Bertha Hansbury Music School
This historic district consists of two building. There is a Victorian Home at 544 Frederick dating from 1890 and built for James Owens. It is more popularly known as the site of Bertha Hansbury Music School. Then there is the Romanesque Revival style red brick home at 580 Frederick. This was built for Detroit jeweler Charles W. Warren, but is more widely known as the location of Dunbar Hospital. That was Detroit's first African American hospital and operated from the site you see from 1919 to 1927.
This section of Detroit was developed by Frederick Farnsworth. This explains the names of the parallel streets to the east of Woodward, Frederick and Farnsworth. Until the Detroit Institute of Art was built in the 1920s, Frederick intersected Woodward. Very substantial and architect-designed Queen Anne and Victorian homes were built along Frederick, similar to those still found in the nearby East Ferry Historic District. By the time of World War I, several other Detroit neighborhoods became more popular than the locations that are now near the city's Cultural Center. These include the Boston-Edison and Indian Village neighborhoods.
The black population of Detroit grew rapidly during and after World War I. The segregation practices of that era concentrated on most blacks along Hastings Street and St. Antoine, but as the population grew, they moved further northwest parallel to Woodward. By the end of the second decade of the last century, prosperous blacks were able to buy homes in what are now the East Kirby, the East Ferry and the Frederick Avenue Historic District. In 1918, a group of thirty physicians purchased the Warren home at 580 Frederick and converted it into Dunbar Hospital for blacks. That institution operated from this location until 1927 when it was merged into Parkside Hospital. Prosperous Detroit undertaker, Charles Diggs, purchased the former Durbar Hospital and used it for his residence. He was the first black Democrat elected to the Michigan state senate, in 1936, and was the first black to represent Detroit in Congress, elected in 1952.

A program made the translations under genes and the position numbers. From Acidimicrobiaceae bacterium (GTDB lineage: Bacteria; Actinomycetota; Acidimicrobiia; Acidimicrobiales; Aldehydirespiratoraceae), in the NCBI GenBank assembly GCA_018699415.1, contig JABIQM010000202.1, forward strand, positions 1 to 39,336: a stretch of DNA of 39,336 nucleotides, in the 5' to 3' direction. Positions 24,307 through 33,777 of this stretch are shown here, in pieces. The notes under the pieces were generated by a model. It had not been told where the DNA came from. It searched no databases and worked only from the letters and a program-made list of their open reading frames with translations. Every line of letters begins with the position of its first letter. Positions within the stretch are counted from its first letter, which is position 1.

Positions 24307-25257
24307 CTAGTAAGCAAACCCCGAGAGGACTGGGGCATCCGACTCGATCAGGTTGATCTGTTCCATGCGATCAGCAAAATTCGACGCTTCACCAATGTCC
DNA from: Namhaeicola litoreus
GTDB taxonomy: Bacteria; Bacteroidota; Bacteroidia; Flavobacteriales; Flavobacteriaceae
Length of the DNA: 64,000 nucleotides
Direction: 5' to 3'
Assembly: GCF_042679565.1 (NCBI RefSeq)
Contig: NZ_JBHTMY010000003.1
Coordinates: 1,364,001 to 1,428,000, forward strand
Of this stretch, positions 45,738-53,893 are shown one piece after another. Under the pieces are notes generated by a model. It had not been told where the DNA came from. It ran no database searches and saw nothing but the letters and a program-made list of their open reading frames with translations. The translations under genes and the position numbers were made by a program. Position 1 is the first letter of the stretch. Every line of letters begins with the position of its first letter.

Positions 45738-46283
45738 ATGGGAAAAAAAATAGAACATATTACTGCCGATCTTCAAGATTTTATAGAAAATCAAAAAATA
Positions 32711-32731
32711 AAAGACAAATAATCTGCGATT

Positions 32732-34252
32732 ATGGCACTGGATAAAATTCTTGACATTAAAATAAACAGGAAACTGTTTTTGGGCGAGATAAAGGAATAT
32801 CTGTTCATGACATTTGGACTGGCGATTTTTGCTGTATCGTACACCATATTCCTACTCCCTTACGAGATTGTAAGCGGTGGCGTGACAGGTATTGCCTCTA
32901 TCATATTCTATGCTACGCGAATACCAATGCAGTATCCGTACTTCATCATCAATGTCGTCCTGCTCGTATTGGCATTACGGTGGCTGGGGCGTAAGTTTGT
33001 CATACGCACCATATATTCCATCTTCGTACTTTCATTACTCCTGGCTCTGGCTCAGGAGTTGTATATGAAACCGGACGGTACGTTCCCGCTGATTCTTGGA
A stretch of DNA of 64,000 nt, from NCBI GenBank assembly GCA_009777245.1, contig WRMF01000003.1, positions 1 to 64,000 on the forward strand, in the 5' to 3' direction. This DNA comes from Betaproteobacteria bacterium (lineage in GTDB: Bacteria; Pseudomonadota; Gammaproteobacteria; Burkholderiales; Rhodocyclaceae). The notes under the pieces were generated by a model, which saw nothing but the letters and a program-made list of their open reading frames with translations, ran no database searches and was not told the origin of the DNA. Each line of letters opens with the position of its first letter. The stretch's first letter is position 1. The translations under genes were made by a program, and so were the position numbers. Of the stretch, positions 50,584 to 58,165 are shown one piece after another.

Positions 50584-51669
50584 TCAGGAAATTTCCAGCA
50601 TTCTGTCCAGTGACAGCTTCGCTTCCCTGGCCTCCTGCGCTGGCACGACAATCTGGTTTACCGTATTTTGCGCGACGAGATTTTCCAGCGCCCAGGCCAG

Bertha Hansbury and her husband, William H. Phillips purchased the home at 544 Frederick at about the same time. They became well known in the black community for their activities. William Phillips ran the Household Art Guild, the first state licensed employment agency for blacks in Detroit. Bertha Hansbury, a graduate of the Detroit Conservancy of Music, operated a school that nurtured the musical aspiration of many black youngsters. The Hansbury School did not survive the Depression, but I do not know the history of this house.
The former Dunbar Hospital was slated to be torn down in 1970. A group intended to turn the hospital into a medical museum, purchased the home and prevented its destruction. I believe that group, the Detroit Medical Society, continues to own the structure but their plans for a museum have not been completed.
City of Detroit Designated Historic District: Listed October 10, 1984
Michigan Register of Historic Sites: P25,120. Listed April 11, 1977
National Register of Historic Sites: Dunbar Hospital was listed on June 19, 1979
Use in 2009: Elegant vacant buildings
Photographs: Ren Farley
Description prepared: February 2, 2009
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